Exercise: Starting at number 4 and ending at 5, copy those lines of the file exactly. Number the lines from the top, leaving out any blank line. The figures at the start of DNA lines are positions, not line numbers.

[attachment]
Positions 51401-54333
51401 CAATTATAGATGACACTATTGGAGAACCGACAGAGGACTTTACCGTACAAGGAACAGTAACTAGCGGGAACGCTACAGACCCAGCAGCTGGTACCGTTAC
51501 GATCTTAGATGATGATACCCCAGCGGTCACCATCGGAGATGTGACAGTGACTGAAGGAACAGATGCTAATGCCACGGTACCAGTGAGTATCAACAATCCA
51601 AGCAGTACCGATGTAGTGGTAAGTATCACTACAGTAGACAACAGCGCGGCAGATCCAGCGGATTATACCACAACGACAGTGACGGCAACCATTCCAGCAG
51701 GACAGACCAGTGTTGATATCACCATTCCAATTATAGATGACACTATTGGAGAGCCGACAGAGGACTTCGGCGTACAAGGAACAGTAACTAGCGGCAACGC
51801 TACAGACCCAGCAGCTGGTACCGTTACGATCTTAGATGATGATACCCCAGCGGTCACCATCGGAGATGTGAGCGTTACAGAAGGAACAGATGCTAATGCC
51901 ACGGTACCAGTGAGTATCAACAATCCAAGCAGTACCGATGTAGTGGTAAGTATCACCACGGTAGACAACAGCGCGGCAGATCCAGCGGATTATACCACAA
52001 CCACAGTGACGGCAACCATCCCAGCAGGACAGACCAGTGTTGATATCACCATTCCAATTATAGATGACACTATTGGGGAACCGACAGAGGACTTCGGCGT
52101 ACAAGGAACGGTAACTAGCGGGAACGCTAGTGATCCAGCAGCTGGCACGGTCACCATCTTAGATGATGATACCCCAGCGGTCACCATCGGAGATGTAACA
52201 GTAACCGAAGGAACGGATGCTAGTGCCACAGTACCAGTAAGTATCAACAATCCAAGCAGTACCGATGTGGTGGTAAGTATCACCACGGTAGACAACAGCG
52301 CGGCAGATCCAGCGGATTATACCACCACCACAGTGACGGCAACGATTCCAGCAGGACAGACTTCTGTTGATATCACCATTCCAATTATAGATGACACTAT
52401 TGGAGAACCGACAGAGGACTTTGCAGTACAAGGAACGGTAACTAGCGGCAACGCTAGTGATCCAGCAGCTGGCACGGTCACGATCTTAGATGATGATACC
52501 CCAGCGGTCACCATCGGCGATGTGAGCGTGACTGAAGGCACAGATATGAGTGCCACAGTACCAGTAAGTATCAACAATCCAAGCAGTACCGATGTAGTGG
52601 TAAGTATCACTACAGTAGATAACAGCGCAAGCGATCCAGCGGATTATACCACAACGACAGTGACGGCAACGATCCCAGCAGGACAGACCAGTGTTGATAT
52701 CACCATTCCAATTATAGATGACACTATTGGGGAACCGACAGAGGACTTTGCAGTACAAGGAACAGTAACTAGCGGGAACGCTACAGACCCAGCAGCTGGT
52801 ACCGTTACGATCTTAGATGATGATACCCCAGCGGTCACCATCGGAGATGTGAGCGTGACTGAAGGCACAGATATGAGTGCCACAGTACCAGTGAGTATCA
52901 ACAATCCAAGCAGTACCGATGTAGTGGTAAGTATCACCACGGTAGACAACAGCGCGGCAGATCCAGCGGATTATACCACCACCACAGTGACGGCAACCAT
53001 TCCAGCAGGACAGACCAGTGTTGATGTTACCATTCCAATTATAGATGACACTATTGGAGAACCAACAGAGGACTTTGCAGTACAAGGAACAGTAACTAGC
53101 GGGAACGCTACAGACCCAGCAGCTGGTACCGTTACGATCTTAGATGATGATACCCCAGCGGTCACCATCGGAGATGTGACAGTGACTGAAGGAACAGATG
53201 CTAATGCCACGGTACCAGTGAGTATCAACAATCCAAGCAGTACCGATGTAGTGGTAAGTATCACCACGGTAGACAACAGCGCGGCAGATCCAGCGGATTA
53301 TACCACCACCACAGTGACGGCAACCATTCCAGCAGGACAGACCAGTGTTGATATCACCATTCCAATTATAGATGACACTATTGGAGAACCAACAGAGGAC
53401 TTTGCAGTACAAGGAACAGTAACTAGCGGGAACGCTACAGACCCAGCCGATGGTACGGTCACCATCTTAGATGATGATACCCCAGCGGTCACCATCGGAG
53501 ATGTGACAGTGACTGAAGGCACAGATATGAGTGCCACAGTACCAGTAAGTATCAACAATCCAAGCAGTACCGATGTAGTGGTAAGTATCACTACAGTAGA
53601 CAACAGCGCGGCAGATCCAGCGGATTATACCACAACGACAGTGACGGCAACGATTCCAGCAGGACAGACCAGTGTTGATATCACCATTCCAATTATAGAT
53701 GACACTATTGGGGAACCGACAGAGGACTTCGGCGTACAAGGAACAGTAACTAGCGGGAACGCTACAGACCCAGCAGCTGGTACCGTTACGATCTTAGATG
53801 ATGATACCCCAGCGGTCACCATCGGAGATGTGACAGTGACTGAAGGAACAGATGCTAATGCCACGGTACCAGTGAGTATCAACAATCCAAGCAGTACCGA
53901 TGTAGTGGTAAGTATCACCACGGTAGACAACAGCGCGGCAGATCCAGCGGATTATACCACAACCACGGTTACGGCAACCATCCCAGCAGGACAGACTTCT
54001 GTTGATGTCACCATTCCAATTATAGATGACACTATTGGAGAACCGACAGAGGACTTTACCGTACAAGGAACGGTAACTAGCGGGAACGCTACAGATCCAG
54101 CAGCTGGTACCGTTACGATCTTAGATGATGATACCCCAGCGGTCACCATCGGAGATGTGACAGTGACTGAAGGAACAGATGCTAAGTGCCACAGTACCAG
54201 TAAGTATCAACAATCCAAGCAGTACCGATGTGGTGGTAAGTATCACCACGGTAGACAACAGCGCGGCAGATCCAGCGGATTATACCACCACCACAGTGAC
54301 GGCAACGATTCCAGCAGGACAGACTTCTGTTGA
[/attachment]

51601 AGCAGTACCGATGTAGTGGTAAGTATCACTACAGTAGACAACAGCGCGGCAGATCCAGCGGATTATACCACAACGACAGTGACGGCAACCATTCCAGCAG
51701 GACAGACCAGTGTTGATATCACCATTCCAATTATAGATGACACTATTGGAGAGCCGACAGAGGACTTCGGCGTACAAGGAACAGTAACTAGCGGCAACGC